The OSG 1996-97 season started out with the Third Music Festival of La Coruña, a city on the North Coast of Galicia in Spain. Everyone of these concerts had Spanish music, and with a special attention on Manuel de Falla: La vida breve, El sombrero de tres picos, El amor brujo, and his Concerto for piano in D. We went, as we often did, on a run-out to Santiago de Compostela, which is the city with the famous cathedral basilica–the goal of the Camino de Santiago, reputedly with the remains of St. James.
There, we would play at the Auditorio de Galicia, which was beautifully situated on some water. After we played our concert, the hosts would treat us to wine and some seafood, like pulpo (which is octopus). Since I was vegan, I didn’t eat this, but would give it to one of my friends or stick the little tentacled arm onto my wine glass after I had finished. Even after cooking, the tentacle would remain fixed on the surface for an hour or more! Silly pranks.
One thing Melissa and I loved to eat was a tapa called Pimientos de Padrón. These were little green peppers cooked in olive oil and salt. Most of these peppers in were mild, but a few were like firecrackers in your mouth. So it was a game of Russian roulette, or, I guess, “Galician roulette.”
In October and November, the orchestra programed Bruckner 6 and Shostakovich 6. The OSG also supported an educational project called La Escuela de Práctica Orquestal, in which members of the OSG would work with young musicians in the area–coaching and conducting them for performances. I got a chance to conduct a brass group on a Renaissance suite by Tilman Susato, which was great for me, with my early music training. The OSG also featured my horn-playing friend, Tomás Gallart, on Haydn’s Concerto No. 1 in D major. He had such a beautiful and light approach on the horn–and a fantastic high range. Tomás now plays in Zürich.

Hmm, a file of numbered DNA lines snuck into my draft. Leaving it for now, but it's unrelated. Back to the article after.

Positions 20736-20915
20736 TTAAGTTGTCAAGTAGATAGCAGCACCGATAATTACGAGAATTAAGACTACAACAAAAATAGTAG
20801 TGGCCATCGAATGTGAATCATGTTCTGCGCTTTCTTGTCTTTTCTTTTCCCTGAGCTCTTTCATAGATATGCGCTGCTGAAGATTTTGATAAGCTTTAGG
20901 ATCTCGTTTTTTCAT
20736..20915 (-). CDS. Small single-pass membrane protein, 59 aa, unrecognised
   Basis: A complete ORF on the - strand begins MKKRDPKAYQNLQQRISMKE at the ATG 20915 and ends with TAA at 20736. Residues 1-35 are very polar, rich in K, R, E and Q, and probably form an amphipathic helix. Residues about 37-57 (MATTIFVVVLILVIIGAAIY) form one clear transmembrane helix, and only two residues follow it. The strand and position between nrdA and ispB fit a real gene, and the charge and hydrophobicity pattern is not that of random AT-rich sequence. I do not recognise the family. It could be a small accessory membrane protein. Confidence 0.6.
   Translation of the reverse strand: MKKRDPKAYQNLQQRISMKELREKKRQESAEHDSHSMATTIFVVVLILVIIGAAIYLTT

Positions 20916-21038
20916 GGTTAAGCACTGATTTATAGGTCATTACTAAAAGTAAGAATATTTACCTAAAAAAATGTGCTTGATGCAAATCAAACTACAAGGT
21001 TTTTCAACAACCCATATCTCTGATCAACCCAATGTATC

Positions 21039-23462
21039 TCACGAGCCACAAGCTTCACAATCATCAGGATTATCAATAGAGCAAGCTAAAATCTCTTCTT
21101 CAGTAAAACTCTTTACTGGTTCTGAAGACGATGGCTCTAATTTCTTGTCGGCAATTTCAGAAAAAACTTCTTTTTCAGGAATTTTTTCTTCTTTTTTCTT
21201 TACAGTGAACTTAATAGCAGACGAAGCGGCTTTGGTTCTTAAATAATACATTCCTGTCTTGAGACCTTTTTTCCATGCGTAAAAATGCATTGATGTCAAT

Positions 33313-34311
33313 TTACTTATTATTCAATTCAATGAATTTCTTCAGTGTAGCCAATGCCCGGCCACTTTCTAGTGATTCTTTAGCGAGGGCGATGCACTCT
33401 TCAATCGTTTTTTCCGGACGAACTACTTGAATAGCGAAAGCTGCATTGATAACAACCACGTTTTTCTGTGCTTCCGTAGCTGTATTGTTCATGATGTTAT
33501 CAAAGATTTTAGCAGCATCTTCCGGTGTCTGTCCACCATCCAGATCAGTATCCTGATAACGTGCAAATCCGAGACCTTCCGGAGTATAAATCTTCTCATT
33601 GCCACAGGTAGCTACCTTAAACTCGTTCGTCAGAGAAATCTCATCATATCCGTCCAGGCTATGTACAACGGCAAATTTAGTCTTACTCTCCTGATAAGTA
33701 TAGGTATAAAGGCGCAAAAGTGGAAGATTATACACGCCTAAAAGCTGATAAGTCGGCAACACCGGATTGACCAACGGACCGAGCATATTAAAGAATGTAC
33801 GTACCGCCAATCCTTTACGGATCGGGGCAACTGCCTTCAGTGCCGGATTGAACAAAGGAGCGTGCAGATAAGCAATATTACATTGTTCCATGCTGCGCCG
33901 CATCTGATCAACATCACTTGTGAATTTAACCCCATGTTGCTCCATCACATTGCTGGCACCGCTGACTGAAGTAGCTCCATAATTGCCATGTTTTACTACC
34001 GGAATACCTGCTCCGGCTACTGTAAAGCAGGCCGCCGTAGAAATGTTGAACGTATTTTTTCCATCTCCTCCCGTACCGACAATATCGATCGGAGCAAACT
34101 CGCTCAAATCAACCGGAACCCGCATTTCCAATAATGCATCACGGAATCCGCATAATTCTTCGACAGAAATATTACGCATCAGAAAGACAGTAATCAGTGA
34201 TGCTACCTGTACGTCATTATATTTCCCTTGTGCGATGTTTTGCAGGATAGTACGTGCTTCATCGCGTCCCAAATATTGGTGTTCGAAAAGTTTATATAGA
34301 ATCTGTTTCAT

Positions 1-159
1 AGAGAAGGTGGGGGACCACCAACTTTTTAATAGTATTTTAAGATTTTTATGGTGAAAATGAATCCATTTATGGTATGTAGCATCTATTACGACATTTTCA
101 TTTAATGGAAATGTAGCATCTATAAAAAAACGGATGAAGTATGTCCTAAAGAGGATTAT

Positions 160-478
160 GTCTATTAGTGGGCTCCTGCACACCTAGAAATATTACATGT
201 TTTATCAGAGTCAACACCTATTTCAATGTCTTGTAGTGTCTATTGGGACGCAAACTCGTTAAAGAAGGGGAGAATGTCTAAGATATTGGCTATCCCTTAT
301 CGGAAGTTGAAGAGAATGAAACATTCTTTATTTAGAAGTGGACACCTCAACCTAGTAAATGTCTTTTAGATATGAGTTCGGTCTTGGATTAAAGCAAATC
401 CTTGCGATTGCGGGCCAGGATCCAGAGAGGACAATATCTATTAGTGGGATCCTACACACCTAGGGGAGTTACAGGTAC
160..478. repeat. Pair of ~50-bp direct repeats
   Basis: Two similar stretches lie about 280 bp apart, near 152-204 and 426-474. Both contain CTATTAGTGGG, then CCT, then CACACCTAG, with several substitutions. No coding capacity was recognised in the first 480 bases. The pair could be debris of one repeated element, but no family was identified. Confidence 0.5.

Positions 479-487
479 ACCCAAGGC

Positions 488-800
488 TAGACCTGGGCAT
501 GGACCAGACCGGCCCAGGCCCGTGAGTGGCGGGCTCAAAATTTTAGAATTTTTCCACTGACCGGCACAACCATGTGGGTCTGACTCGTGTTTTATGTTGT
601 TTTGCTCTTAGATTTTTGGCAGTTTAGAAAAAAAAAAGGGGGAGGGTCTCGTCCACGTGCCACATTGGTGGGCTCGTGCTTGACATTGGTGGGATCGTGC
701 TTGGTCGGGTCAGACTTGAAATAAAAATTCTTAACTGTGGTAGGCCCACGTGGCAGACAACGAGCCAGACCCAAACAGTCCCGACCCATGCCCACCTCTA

We ended November with a de Falla run-out to the beautiful coastal city of Vigo with its stunning “ria”–an inlet of water, similar to a “fjord.”
I can’t remember whether it was in Vigo or Santiago, but there was a bar we sometimes went to. In this bar, you were served a pitcher with a strong wine called Porrón. You had to pour the wine from the spout into your mouth, and the only food they served was peanuts in their shells, which they simply dumped onto the table top–and when you cracked open the peanut shells, you simply dumped them onto the floor.
Which reminds me of a kind of Spanish philosophy about garbage that was a little different than the U.S. In Spain, people were less careful about litter. They would often throw things on the ground, and this left me a little uncomfortable. But every night, the cleaning crew (“limpieza”) would come out. By the next morning, everything was amazingly clean again!
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